All-Irish programme sonorous, yet delicate

 

Soliloquy and March - Vincent Kennedy

Soundshock - Eibhlis Farrell

Music for Wind and Brass - Maconchy

Alembic - Raymond Deane

March Bizarre - Victory

Where the Wind Blows - John Buckley

Wexford Rhapsody - Kelly

Finnegan's Wake - Potter

Cead Mile Failte - Johnny TateThe Irish Youth Wind Ensemble's concert on Tuesday night at the National Concert Hall was conducted by James Cavanagh and Fred O'Callaghan. In an all-Irish programme, seven of the nine items were original compositions for wind band, and four were written since the ensemble was founded in 1985.

Throughout this ambitious and effective programme, one always knew what each piece was about. Some of the best playing came in Elizabeth Maconchy's Music for Wind and Brass (1966), which was scored for smaller forces than the other pieces and required a lot of solo work. Another piece which called for some delicacy of playing was Raymond Deane's Alembic (1992). The placing of the off-stage trumpets in the side balcony, where they projected towards the stage rather than the audience, weakened the intended effect; but the music's sense of progressive elaboration came across clearly. So did the massive sonorities and dynamic contrasts of Eibhlis Farrell's Soundshock (1992), and the mix of complexity and directness in John Buckley's Where the Wind Blows (commissioned by the ensemble in 1989).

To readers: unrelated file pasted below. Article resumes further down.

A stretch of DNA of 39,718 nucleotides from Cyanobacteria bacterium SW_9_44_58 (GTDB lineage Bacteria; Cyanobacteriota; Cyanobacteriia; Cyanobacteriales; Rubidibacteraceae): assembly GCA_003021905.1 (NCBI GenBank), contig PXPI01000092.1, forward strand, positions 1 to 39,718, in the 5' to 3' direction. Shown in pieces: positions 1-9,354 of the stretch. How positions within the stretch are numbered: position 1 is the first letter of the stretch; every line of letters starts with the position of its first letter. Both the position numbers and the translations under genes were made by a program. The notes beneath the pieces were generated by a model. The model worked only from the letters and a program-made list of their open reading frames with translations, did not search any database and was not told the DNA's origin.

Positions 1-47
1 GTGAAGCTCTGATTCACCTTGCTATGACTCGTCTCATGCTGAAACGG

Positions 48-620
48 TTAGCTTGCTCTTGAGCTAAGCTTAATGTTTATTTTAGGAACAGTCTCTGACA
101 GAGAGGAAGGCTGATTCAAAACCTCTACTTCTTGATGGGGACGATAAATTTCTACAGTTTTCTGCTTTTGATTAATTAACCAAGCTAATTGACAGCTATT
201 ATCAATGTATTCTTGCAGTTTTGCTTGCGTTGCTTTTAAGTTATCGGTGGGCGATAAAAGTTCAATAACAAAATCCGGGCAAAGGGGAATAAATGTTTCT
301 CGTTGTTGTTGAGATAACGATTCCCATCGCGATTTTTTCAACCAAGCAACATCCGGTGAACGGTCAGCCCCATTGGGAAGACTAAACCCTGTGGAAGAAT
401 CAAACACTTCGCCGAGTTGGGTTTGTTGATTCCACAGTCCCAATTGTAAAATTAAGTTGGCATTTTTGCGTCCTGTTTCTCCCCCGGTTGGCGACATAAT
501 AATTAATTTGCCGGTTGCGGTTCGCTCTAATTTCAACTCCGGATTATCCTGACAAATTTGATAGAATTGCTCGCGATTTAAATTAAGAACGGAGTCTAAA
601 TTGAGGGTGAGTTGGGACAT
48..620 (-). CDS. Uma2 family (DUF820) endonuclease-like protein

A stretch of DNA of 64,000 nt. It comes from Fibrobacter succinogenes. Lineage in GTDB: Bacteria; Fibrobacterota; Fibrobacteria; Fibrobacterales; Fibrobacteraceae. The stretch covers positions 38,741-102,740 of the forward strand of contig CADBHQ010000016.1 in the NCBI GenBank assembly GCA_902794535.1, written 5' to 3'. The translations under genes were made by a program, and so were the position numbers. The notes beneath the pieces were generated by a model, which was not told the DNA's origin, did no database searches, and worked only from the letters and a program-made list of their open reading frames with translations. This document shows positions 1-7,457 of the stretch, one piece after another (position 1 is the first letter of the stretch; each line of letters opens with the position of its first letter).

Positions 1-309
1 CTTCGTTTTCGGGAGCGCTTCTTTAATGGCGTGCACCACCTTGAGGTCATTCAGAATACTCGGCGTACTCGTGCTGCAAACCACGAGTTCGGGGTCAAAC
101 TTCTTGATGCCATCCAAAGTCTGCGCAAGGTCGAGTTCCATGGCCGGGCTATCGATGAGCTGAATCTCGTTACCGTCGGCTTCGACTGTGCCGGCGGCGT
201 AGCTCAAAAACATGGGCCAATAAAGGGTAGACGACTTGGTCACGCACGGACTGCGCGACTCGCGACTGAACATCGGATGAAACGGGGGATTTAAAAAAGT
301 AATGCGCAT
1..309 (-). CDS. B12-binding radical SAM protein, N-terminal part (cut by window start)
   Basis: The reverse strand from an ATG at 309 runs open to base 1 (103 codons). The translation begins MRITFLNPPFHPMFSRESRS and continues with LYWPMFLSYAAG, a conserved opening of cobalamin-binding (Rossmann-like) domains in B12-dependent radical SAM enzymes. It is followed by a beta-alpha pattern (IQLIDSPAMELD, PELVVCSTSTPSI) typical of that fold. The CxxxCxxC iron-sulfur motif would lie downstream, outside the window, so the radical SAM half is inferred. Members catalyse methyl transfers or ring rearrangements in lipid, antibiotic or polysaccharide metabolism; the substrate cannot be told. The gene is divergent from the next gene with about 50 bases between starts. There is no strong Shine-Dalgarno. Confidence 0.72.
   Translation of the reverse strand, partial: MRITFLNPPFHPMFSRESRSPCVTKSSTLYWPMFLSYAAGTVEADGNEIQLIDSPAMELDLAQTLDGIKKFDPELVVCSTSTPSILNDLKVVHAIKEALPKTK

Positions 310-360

A recurring technical limitation in the concert was in getting a clean attack at low volume. Nevertheless, the range and control of volume - often a problem in wind ensembles - was impressive.

The pieces in more traditional wind-band style were generally well-played, including Vincent Kennedy's retro-style evocation Soliloquy and March (1997), and Johnny Tate's arrangement of Irish airs, Cead Mile Failte. But the honours for best performance went to Victory's March Bizarre and Potter's accomplished arrangement of the song Finnegan's Wake.